Chowdhry had originally set out to make a very different film, a straightforward—but fictionalized—account of the assassination, with the Khalistan movement as its backdrop. Along with scriptwriter Akshay Singh, he spent a few weeks in Ludhiana on a research trip, meeting Chamkila’s contemporaries from the Punjabi music industry. Chowdhry also spent a month living in a gurdwara in Tarn Taran Sahib, a hotbed of militancy in the 1980s and 1990s.
But, much like the film’s protagonist, he became increasingly frustrated as he found himself following in the footsteps of other film-makers. “I’d go to meet Chamkila’s associates, and they’d ask me, ‘Are you with so-and-so?’” laughs Chowdhry. “And that started to piss me off, this idea that so many film-makers have come to meet these people, taken their stories and then nothing has come of it.”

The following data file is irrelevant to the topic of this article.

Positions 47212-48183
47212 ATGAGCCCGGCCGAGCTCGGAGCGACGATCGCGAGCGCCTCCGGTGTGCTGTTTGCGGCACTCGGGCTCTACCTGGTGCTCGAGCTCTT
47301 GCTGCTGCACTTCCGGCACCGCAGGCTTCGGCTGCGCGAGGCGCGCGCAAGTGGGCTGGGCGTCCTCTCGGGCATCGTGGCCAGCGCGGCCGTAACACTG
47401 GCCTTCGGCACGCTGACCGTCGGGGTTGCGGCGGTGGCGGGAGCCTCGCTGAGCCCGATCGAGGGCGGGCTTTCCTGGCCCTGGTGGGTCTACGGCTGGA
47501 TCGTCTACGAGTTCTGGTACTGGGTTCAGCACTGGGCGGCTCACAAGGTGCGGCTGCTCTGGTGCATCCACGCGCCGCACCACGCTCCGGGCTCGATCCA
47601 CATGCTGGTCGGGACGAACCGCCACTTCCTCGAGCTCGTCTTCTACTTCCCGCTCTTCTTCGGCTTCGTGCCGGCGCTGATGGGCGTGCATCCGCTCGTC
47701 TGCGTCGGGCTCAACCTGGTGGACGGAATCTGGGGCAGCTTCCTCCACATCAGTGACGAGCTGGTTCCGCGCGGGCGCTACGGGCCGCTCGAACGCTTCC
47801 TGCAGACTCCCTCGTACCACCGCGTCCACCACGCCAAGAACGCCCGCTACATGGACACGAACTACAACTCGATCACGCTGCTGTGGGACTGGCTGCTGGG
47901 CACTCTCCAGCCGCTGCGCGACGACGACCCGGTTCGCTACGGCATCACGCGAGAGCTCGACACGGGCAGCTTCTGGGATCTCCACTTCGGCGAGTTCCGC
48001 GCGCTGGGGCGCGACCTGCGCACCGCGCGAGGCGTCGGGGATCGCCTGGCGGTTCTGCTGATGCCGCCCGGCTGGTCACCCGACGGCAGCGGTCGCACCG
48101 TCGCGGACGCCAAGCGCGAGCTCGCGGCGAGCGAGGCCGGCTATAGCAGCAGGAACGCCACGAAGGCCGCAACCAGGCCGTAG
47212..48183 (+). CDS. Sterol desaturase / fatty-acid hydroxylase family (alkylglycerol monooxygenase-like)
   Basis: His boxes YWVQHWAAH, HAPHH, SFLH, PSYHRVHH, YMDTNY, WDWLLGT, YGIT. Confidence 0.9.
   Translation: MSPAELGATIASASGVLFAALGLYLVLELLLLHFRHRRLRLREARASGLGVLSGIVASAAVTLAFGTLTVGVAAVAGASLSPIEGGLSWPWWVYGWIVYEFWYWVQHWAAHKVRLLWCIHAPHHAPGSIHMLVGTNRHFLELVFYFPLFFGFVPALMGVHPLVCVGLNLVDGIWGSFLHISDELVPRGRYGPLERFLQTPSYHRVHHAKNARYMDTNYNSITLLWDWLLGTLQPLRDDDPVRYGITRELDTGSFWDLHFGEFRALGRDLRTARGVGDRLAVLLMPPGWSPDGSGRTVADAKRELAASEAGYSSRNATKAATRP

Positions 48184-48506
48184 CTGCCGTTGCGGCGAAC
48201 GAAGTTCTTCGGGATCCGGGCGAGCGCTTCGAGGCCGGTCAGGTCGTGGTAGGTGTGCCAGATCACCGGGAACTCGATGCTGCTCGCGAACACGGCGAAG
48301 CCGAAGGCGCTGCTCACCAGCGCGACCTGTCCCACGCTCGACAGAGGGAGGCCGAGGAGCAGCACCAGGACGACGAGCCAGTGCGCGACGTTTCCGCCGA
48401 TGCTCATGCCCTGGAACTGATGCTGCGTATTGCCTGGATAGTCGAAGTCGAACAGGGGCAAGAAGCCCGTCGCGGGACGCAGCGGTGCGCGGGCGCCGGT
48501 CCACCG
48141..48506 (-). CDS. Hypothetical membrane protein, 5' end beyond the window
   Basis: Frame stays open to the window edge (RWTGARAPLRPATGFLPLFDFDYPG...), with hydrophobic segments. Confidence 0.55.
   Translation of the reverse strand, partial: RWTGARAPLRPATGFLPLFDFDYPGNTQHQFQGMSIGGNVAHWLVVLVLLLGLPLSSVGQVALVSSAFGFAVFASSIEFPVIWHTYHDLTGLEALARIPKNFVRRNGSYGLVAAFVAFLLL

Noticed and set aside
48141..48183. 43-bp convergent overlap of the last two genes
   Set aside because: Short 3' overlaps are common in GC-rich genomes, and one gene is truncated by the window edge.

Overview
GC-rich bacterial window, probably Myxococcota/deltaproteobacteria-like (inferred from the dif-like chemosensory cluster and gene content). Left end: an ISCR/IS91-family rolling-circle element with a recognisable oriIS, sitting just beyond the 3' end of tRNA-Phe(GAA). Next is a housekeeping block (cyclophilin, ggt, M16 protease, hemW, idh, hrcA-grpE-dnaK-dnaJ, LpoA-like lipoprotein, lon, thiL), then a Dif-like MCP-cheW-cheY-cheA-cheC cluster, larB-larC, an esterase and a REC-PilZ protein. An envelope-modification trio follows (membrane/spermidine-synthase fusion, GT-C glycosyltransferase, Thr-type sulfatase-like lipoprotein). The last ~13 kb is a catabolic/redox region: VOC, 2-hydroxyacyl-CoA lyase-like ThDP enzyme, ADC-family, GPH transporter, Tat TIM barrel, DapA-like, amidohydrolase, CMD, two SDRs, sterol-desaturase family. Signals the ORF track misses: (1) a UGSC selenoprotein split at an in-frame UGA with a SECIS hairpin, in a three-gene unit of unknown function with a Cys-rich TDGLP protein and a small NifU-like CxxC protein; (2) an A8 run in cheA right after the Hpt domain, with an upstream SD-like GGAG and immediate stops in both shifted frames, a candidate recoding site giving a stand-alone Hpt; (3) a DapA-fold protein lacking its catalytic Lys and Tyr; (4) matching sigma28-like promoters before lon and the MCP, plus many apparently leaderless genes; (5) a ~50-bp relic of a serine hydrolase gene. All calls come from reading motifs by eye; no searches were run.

At the same time, Chowdhry was grappling with discomfort at the intrusive nature of his own research into the militancy movement, and his reactions to the stories he uncovered. In one village, he came across a dozen men who all claimed to have been tortured by the police. As man after man dropped his trousers to show off the scars on his thighs, Chowdhry’s initial horror changed quickly to morbid humour. “I didn’t have the emotional bandwidth to deal with it, so I started joking with them, ‘tere bhi phaade honge’ (‘they must have tortured you too’).”
In another instance, while interviewing women whose sons disappeared in the 1980s, he found himself judging the rehearsed, performative way they told their stories. “My reactions made me really uncomfortable. Am I really that evil?”